A pair of Hines executives has left the Houston-based investment manager to build out a real estate business focusing on secondary markets in the US.
On Monday, Starling Cousley and Clint Myers joined venture capital firm Revolution as partners. Cousley, formerly a fund manager for Hines’ value-add and core-plus platforms, and Myers, previously Hines’ chief strategy officer, will be charged with launching a direct real estate platform, focused on investing in office, multifamily and retail properties.
A spokesman for Hines declined to comment about the pair’s departure.
Washington, DC-based Revolution was founded in 2005 by Steve Case, the co-founder of AOL, to invest technology hubs outside the East and West coasts. The firm manages funds for growth, venture and seed-stage investments, with investors in the seed fund including Carlyle co-founder David Rubenstein, Amazon founder Jeff Bezos and former Hewlett-Packard chief executive Meg Whitman, according to its website. Revolution has $1.3 billion in assets under management, a spokeswoman said.
Previously, Revolution invested in real estate indirectly. Earlier this month, for example, the firm took part in a Series D funding round for shared meeting and workplace space provider Convene.
Cousley said that he and Myers had spent the last three years specifically focused on learning about the US’s non-gateway cities, eyeing markets with highly-educated residents and greater affordability than large coastal cities. Last year, the pair connected with Case and JD Vance, the best-selling author of the rural America-focused book “Hillbilly Elegy” and Revolution’s managing partner of its Rise of the Rest Seed Fund. In meeting the executives, Cousley said he found common ground between his real estate vision and Revolution’s non-Silicon Valley venture capital approach, as the new direct real estate business would help make such markets more attractive for startup and growth firms.
“We’re not going to these places just because yields are higher. We’re intent on changing neighborhoods and fostering areas for startup activities in these cities”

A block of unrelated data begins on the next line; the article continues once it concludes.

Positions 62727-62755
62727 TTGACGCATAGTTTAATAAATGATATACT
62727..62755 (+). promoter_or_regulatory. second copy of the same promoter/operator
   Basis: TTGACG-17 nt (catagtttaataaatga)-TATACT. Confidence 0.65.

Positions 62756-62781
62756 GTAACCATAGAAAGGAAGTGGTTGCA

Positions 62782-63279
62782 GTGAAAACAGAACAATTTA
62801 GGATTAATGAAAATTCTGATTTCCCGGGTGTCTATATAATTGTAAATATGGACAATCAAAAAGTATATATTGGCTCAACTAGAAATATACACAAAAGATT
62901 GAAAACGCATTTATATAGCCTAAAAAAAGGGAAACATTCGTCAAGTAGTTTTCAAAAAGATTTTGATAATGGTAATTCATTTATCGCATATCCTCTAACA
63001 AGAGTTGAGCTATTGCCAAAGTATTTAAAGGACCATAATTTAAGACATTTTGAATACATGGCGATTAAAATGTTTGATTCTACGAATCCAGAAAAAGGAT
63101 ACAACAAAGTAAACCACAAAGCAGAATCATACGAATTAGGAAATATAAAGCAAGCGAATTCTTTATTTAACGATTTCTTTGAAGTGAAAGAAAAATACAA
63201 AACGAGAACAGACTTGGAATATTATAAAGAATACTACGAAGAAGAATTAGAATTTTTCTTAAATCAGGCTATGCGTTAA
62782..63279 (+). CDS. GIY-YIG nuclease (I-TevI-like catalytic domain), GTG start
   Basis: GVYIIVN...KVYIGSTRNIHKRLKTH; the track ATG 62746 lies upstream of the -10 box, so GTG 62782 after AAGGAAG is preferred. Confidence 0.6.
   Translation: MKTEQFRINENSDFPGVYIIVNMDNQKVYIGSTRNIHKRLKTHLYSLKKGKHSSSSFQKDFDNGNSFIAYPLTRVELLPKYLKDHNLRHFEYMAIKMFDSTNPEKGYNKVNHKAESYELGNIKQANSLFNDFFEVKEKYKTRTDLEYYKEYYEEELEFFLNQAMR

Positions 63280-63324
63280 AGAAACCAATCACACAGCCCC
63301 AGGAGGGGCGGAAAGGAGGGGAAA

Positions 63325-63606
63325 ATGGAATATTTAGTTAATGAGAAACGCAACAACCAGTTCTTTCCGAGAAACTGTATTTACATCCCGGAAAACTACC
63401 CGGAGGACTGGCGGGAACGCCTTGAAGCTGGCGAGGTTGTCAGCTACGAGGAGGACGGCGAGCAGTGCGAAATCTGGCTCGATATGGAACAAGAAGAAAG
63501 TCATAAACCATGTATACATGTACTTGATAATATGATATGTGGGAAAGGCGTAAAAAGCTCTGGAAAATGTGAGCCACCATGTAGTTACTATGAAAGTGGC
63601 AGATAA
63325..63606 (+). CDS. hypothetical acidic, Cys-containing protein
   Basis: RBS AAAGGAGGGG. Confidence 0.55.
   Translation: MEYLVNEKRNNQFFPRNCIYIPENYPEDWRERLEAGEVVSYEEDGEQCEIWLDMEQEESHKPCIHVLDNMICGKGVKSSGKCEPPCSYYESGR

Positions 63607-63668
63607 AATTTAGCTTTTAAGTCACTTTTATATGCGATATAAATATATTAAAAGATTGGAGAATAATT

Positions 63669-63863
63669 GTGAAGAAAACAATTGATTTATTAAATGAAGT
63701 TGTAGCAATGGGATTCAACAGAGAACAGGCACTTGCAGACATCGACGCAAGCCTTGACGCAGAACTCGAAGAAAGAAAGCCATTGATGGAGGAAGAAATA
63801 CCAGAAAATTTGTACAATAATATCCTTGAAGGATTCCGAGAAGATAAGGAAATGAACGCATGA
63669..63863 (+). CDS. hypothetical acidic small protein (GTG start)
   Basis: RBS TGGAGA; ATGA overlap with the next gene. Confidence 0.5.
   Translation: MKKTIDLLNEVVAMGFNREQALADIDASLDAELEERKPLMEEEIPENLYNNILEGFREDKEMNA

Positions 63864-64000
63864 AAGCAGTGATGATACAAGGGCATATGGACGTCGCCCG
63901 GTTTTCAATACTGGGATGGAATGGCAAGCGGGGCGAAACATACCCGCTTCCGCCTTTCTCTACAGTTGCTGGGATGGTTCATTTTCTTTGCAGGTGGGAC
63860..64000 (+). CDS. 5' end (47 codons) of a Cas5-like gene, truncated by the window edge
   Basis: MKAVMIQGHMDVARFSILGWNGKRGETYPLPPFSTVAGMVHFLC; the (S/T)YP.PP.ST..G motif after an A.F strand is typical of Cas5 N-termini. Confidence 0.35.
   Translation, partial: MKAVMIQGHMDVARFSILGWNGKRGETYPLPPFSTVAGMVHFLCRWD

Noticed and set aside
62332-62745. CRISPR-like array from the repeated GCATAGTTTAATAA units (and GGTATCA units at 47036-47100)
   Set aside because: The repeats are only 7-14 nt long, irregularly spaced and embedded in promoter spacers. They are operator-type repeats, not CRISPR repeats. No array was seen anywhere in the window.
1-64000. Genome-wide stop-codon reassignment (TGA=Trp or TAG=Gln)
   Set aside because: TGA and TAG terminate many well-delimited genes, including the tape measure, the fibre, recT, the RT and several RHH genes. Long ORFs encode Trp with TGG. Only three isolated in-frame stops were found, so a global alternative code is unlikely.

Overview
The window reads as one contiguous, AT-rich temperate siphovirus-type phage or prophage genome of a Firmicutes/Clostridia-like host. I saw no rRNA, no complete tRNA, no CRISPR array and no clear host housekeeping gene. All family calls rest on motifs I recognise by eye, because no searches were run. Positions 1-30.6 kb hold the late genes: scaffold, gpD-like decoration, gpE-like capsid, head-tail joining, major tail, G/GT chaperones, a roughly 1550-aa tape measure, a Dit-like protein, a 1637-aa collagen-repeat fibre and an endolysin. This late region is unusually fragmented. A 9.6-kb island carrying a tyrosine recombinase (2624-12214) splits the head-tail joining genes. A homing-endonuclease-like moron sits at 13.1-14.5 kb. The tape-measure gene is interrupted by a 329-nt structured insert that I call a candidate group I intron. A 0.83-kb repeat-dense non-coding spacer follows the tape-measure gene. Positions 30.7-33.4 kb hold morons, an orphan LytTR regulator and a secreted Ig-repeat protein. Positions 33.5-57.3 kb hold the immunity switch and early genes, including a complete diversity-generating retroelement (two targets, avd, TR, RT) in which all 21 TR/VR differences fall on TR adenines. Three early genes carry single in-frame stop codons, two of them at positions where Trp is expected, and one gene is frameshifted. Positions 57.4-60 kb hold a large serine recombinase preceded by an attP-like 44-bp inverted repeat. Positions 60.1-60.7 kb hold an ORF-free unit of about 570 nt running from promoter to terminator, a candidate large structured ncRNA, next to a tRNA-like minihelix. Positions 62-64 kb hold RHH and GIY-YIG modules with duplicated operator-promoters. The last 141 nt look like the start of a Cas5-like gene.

– Clint Myers
“In order for their VC thesis to ultimately reach its full potential, these places need good real estate,” Cousley said. “For companies to choose to locate in these markets, there needs to be good office [stock]. To attract good workers, there needs to be good retail and apartments.
“For us to go and try to do this on our own would not make sense. It would not allow us to maximize our full potential.”
Cousley noted that it was too early to talk specifics on how the platform would be capitalized, though he said the firm will hold assets for longer than private equity real estate funds would – likely for at least a decade. One area of focus will be investing in “opportunity zones” – low-income areas with tax incentives for investment. Additionally, Cousley highlighted markets including Ann Arbor, Michigan; Madison, Wisconsin; and Columbus, Ohio as areas of interest that are poised for further growth.
“We do recognize there’s a disparity between where capital goes and where opportunity is,” Myers said. “There’s a bias toward the large markets. At the end of cycles or in the second half of cycles, investors start reaching for yield. Some investors who are migrating from primary to secondary could be doing that, but what we’re doing is different. We’re not going to these places just because yields are higher. We’re intent on changing neighborhoods and fostering areas for startup activities in these cities.”
The duo plans to hire a larger team to support their efforts.
“You get good returns, at least in real estate, from being contrarian,” Cousley said. “The strategy we’re putting together is contrarian, so it can earn outsize returns and have social impact because we’re doing things that fly under the radar of what larger investment managers are doing.”
Cousley and Myers are the latest private equity real estate executives to join or launch venture capital or startup firms. Blackstone in particular has seen a number of employees leave to start their own ventures: Ryan Williams founded New York-based real estate investment manager Cadre after leaving Blackstone in late 2014. Brad Greiwe and Brendan Wallace, two former Blackstone employees, teamed up to found property technology venture capital firm Fifth Wall Ventures in 2016.